Vegan WineWhether you participate in Veganuary or you are vegan all year round and curious as to why not all wines are vegan then here is the long and short of it. One would assume wine is naturally vegan because well, grapes. The short answer is no. The long answer is found in the filtering or fining process in winemaking. A non-vegan clarifying agent like egg whites (albumin) or casein (protein from cow's milk) traditionally used in this step of the winemaking process.
What is the Fining Process?Young wines are normally cloudy and naturally contain particles from the winemaking process. As consumers, we like to see our wine bottles crystal clear on retail shelves. In time, most wines will stabilise on their own, but winemakers employ the fining process to assist in getting your wine to market star bright and visually appealing. Fining can on occasion be used to reduce astringency, bitterness and tannins in red wines.
So what makes a wine vegan?Vegan wines use vegan-friendly fining agents. The most common are bentonite (clay) and activated charcoal. Winemakers may also opt for a more natural filtration process. You can purchase wines au naturel that are both unfined and unfiltered.
Vegan Wine Fun Facts & Useful Tips from Wine FollyIt’s typical for quality white, rosé and sparkling wines to use isinglass (a fish byproduct) for fining It’s common for red wines to use egg whites or casein for fining to remove bitter-tasting phenolics Old-world wineries previously used ox-blood to fine wine, but this is no longer common or legal today (phew) Fining agents are removed before wine is bottled Wines that are unfined and unfiltered are naturally vegan Wines filtered only with sterile filters (ceramic filters) or cross-flow filters are vegan Several mass-produced wineries use sterile filters instead of animal products Some wineries use bentonite to fine protein from white wines instead of isinglass Biodynamic wines can be made in a vegan way when they are unfined, but since the farming process may use animal bones (for special compost mixtures) this could exclude them from vegan-friendly status (note: there are different schools of thought here, but you get the general gist) If a wine is organic, that doesn’t guarantee it’s vegan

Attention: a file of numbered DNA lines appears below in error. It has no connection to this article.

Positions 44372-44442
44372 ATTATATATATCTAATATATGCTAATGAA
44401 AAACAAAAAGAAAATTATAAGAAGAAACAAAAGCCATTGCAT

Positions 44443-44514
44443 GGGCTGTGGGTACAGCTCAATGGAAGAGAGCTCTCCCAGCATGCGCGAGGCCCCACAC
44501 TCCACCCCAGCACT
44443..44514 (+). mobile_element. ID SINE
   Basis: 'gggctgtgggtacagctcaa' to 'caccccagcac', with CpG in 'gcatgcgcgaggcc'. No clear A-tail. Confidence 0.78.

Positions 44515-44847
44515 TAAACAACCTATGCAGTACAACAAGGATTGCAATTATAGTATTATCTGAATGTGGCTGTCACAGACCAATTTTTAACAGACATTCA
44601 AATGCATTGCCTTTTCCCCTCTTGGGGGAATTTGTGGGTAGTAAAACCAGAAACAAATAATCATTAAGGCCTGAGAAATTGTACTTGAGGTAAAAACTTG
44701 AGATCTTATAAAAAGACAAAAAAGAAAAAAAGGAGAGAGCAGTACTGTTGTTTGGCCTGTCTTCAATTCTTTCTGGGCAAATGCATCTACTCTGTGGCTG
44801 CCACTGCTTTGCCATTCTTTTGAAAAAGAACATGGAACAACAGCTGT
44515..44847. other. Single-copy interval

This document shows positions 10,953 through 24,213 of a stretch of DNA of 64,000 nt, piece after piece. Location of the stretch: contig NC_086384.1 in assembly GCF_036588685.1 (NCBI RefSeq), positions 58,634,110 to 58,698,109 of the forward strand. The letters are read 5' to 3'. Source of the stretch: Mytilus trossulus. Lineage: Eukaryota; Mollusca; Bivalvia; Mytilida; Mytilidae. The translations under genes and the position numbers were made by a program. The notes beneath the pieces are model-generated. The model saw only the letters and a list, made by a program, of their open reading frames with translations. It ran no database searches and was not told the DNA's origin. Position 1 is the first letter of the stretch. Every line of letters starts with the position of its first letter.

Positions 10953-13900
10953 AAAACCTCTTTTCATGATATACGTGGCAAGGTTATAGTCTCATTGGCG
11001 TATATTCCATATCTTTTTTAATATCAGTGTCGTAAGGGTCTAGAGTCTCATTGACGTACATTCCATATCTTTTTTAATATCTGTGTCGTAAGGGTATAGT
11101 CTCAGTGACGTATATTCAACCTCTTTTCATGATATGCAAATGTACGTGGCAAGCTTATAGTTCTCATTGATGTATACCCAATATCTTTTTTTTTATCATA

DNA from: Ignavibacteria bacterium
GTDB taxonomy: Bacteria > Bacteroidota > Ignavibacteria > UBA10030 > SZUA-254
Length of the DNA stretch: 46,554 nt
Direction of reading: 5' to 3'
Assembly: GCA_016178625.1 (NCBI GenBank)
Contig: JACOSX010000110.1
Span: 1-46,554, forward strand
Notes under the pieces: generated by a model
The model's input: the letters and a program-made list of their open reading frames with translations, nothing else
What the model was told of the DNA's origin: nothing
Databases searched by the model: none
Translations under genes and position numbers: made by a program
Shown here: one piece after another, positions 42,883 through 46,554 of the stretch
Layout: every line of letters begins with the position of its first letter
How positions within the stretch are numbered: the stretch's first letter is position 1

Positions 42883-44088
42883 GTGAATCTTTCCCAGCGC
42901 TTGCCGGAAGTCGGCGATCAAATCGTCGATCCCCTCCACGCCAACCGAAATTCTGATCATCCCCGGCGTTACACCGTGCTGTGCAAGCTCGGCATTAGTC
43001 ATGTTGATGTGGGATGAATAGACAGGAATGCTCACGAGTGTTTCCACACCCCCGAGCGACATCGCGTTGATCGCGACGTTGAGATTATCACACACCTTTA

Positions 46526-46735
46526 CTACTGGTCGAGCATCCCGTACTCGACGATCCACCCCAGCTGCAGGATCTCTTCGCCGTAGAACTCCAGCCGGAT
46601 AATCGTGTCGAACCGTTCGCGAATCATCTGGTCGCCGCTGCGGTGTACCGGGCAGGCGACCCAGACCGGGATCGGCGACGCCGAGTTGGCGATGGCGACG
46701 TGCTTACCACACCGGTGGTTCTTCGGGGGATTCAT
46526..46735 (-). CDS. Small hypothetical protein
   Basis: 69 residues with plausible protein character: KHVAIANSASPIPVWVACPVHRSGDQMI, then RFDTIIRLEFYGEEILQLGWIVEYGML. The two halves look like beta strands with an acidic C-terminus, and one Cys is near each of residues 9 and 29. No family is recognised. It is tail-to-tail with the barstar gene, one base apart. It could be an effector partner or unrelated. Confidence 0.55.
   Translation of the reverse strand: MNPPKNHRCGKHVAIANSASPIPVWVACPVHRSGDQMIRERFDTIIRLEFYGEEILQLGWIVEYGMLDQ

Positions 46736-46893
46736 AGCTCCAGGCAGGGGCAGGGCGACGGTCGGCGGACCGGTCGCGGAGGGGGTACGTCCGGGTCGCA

How do I know if the wine I'm buying is vegan?In general, winemakers are not required by wine labelling laws to provide a list of all ingredients on their product labels. There may be bottles that are labelled "vegan-friendly", but there is still no official certification at the moment. Some countries do require allergy labelling, which would include egg, casein (dairy), etc. Many of Wines Direct winemakers subscribe to minimal intervention in the vineyard and cellar, thus, inherently vegan. Not all may state this on the label, but our website lists many vegan-friendly wines. If you are unsure about one of our wines, ask us, and we are happy to follow up with you on the winemakers' methods.
A Few of our Favourite Vegan Wines
“Concentrated in colour and purpose. This has a frank and open nose, is replete with dark cassis fruits, liquorice, a flush of heat on the rustic but hearty finish. Enjoyable, with a touch of spice from the 5% Petit Verdot.” Jane Anson, Decanter Magazine.Fattoria Bruno Nicodemi, run by the brother and sister team of Elena and Alessandro are rising stars on the Abruzzo wine scene. All grapes are grown organically, harvested by hand and pressed gently with the most modern of technology.
“From a classic blend of Merlot, Cabernet and Petit Verdot, this is a supple, ripe wine with lightly spicy blackcurrant and cassis.” John Wilson, The Irish Times